Get the latest information for specifying Western preserved wood products under the AWPA Use Category system with an easy-to-understand infographic and a detailed PreserveSpec technical guide.
Both feature the up-to-date descriptions of Use Categories from the AWPA Book of Standards and provide specific information to help select the right preserved wood product. The infographic shows the most common uses for preserved wood at homes, including treated decking, posts, timbers, plywood and other wood products. Review the common preservatives available for Western species, as well as the recommended use category for typical construction applications. The PreserveSpec guide is one of a series of guides to assist those specifying preserved wood products for any project.
Download the new publications from our exclusive online Technical Library.
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While schools are adjusting to a "new normal," the online campus of the Wood That Lasts eUniversity is in session for those who need to learn about preservative- and fire-retardant-treated wood products.
Featuring self-directed and narrated courses, the Wood That Lasts eUniversity is offered in cooperation with AEC Daily, an online education service that offers contining education to architects, designers, specifiers, contractors and building product distributors. To view or download the Wood That Lasts courses, visitors must complete a free registration, which allows you to receive Continuing Education Units (CEUs) when to complete a course.
Unlike other schools, the campus is open 24/7 and the textbooks are available at no charge. The curriculm includes two courses:
- Preservative-Treated Wood: Specification and Use offers a detailed overview on preserved wood products. Sections include how wood is preservative treated, specifying using AWPA Use Categories, Best Management Practices for aquatic uses and the environmental benefits of preserved wood.
- Specifying and Using Fire-Retardant-Treated Wood reviews how wood is protected from fire by pressure treating retardants into the wood fiber. Topics include a history of fire retardant wood, how those products are used in construction and how fire retardants work.
Each course allows visitors to earn continuing education credits (CEUs). CEUs are available from more than 25 associations, including American Institute of Architects (AIA), Landscape Architecture Continuing Education (LA CES), National Assn. of Home Builders (NAHB) and the National Assn. of the Remodeling Industry (NARI). You must complete the free registration with AEC Daily to download the courses and earn CEUs.
>> Review the Wood That Lasts eUniversity
Hear the story of preserved wood and the many advantages in using it in trails and other outdoor structures in a new video.
WWPI Sr. Program Manager Butch Bernhardt was invited to present an 18-minute talk without notes at the 2019 International Trails Symposium in Syracuse, New York. Bernhardt told trails managers and builders about the history of pressure-treated lumber and dispelled the many myths about preserved wood products.
"Despite its wide use, treated wood is often dismissed for being 'too' – too primitive, too much maintenance or too dangerous to the environment," said Bernhardt. "However, the real story of preserved wood today is far different than these perceptions."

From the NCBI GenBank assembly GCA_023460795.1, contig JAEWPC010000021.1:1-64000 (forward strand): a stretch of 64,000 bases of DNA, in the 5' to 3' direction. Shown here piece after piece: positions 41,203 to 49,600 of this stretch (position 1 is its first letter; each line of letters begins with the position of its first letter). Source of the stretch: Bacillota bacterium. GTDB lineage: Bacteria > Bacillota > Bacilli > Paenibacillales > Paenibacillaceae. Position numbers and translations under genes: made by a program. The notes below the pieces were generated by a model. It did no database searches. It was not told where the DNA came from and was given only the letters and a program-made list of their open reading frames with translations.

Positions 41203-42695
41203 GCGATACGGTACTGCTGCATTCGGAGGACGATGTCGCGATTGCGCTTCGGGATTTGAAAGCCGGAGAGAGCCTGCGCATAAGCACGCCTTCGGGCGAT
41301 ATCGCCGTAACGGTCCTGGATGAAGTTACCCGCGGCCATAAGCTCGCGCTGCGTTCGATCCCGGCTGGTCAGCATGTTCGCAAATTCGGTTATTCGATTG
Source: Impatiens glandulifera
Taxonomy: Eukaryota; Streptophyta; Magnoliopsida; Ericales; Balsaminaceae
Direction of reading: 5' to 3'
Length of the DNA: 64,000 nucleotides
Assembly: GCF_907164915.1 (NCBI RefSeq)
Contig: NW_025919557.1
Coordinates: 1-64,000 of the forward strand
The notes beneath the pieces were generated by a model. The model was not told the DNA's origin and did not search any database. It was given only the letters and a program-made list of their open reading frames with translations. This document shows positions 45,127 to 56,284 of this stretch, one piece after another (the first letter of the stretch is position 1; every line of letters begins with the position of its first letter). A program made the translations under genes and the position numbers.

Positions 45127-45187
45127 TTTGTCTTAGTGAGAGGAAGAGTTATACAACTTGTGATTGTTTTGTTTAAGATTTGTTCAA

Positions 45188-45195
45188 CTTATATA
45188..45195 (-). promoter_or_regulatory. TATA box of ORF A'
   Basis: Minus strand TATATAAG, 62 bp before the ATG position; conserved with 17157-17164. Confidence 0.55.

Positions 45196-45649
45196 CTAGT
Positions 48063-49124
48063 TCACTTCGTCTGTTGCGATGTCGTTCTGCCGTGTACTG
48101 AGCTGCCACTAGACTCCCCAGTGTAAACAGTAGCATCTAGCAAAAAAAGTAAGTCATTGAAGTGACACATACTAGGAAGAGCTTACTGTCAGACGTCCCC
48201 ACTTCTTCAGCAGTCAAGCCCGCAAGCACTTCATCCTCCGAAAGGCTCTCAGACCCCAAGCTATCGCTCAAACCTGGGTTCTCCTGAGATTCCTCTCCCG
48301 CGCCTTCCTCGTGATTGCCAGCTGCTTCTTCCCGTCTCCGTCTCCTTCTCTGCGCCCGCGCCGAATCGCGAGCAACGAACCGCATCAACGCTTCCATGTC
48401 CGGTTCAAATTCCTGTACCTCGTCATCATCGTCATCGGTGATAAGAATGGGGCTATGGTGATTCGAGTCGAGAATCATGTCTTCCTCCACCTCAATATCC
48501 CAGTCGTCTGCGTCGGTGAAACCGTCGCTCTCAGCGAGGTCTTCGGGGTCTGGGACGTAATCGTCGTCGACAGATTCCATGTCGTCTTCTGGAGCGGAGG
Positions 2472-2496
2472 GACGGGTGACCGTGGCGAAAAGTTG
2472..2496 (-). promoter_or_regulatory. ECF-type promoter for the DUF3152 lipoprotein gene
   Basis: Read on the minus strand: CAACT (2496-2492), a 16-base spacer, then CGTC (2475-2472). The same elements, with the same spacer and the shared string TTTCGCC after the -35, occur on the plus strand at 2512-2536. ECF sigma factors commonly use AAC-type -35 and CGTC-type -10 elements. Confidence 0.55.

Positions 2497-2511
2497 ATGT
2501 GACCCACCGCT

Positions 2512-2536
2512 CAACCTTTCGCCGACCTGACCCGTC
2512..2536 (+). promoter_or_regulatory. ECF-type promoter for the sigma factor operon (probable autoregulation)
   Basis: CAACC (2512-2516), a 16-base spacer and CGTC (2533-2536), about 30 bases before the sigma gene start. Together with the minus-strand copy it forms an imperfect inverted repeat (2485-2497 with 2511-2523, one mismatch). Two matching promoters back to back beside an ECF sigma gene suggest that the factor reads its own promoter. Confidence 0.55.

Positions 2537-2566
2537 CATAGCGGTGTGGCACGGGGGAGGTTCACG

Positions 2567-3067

Watch the video on the WWPI YouTube channel. The presentation was part of the new TRAILSNext speaker series by American Trails, a national non-profit organization representing the trail industry. The association professionally recorded all of the presentations and is making them available to their members.
>> View the video
Western Wood Preservers Institute is looking to celebrate the innovative uses of preservative-treated wood products in aquatic projects with the 2018 Preserved Wood in Aquatic Uses Awards program.
Eligible projects include docks, port facilities, piers, bridges and others where preserved wood is used in or around water. The top 10 qualified entries will receive a wooden model of the Lady Washington. Check out the submission requirements and download an entry form.
Determining any potential impacts from using preserved wood in aquatic or sensitive environments is now easier with a new, user-friendly Environmental Assessment Model.
The online model streamlines the process of modeling the conditions for a project to estimate the potential migration of preservatives from preservative-treated wood immersed or over water. It is based on pioneering research by Dr. Kenneth Brooks and has been peer reviewed, repeatedly field tested and proven to protect the environment.
The model, which is also available as an Excel spreadsheet, has been used by the National Oceanic and Atmospheric Administration, U.S. Forest Service, Bureau of Land Management, U.S. Park Service, Environment Canada and Canadian Department of Fisheries & Oceans as well as a host of local and state regulatory bodies.
For more information on the model, go to the Aquatics section or review materials in the Online Technical Library.
>> See the model
Corps removes treated wood ban
The U.S. Army Corps of Engineers has settled a lawsuit brought by the preserved wood industry and has agreed to allow the use of preserved wood over and near waters or wetlands.
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Get the latest developments on preserved wood and the Western Wood Preservers Institute on our Facebook page. Be sure to like us to get our regular updates!
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